An estimated 783 million people worldwide lack access to clean drinking water. Despite the importance of expanding access to this basic building block of life, many companies instead view water as a commodity to be bottled and sold at the expense of the world’s poor and the environment.
Bottled water is incredibly wasteful. The bottle itself also leads to widespread environmental damage, with more than 85% of globally consumed bottles being thrown in the trash, as opposed to being recycled. Furthermore, 10% of all plastic reaches the ocean, leading to the deaths of an estimated one million birds and marine animals yearly.
Yet, if the environmental impact of bottled water is disgraceful, its impact on human rights is horrifying.
Fiji Water has nearly exclusive access to a 17 mile aquifer on the north coast of Fiji while many Fijians have lived with water shortages resulting in rations as low as 4 gallons of water per family per week. Coca-Cola’s extraction of water in India to produce Dasani, meanwhile, has resulted in water shortages for over 50 villages.
Water extraction has also led to a variety of health problems. The inadequate and unclean water supply in Fiji, for instance, has lead to typhoid outbreaks and parasitic infection. The pollution caused by Coca-Cola through its Indian bottling plants has included dangerous compounds such as lead.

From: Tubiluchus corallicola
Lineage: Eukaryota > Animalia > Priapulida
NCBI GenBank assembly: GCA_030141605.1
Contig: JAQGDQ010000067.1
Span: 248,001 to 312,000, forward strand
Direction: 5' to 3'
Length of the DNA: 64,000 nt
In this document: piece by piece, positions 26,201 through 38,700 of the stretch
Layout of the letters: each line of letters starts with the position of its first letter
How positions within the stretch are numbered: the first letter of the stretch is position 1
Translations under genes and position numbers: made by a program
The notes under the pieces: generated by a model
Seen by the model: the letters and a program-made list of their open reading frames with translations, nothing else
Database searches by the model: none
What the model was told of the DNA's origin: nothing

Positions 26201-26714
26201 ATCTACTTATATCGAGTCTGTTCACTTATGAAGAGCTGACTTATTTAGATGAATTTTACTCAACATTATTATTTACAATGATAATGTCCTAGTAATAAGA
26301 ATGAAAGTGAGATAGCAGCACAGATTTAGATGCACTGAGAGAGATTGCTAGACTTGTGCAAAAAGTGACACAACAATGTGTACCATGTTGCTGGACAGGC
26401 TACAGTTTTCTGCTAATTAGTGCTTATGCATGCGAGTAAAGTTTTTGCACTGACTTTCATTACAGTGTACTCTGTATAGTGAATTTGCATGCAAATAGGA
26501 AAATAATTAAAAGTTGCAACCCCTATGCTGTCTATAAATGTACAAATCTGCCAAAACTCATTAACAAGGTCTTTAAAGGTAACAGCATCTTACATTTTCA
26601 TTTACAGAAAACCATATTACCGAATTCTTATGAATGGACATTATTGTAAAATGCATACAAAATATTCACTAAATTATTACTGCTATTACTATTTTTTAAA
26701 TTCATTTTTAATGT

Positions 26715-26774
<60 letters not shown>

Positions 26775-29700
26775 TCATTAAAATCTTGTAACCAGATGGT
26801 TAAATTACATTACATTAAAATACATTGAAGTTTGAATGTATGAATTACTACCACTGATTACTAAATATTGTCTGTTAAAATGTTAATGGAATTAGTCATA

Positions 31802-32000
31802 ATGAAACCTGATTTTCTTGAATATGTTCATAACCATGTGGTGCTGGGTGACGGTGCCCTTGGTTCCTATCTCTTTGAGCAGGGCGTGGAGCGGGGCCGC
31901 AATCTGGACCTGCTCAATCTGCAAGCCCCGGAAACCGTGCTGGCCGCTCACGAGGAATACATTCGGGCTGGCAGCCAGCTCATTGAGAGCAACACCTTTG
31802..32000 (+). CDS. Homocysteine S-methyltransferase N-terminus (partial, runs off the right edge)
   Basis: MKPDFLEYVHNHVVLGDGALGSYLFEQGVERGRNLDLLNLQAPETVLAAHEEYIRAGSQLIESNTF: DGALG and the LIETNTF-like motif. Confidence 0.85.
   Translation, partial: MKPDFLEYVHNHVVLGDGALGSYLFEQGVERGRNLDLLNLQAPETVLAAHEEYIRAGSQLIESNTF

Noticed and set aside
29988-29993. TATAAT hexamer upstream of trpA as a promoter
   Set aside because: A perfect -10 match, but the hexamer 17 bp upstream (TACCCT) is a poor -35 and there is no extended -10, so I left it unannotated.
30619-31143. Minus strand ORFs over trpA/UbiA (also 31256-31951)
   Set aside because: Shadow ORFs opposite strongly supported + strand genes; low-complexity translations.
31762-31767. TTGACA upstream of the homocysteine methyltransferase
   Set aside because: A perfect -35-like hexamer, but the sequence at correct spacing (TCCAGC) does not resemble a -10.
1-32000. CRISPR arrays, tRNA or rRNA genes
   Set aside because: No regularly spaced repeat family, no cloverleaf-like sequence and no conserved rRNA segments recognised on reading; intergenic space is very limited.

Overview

Of course, the causation of health problems through privatization only brings to attention a broader issue in the bottling and privatization of water—the philosophical denial of the right to water. Nestle came under fire in 2013 after the emergence of a video of CEO Peter Brabeck stating that water is not a human right, but a commodity to be given a market value and sold. Nestle owns over 15 bottled water brands, including Poland Springs and San Pelligrino, and has been criticized for its sale of Nestle Pure Life water to the developing world at the expense of the development of clean-water infrastructure. The sale and purchase of bottled water on its own denies the right to water as an infrastructural need, and instead treats it as a commercial product through which the wealthy continue to benefit at the expense of the world’s poor.
Protecting the right to water, globally, is highly important. It is a right which must exist to protect the health, agriculture and infrastructure of the developing world. Water privatizations, and the actions of the companies that control significant portions of the world’s water supply, deny the important progress to be made on this front.
– Andrew Michaels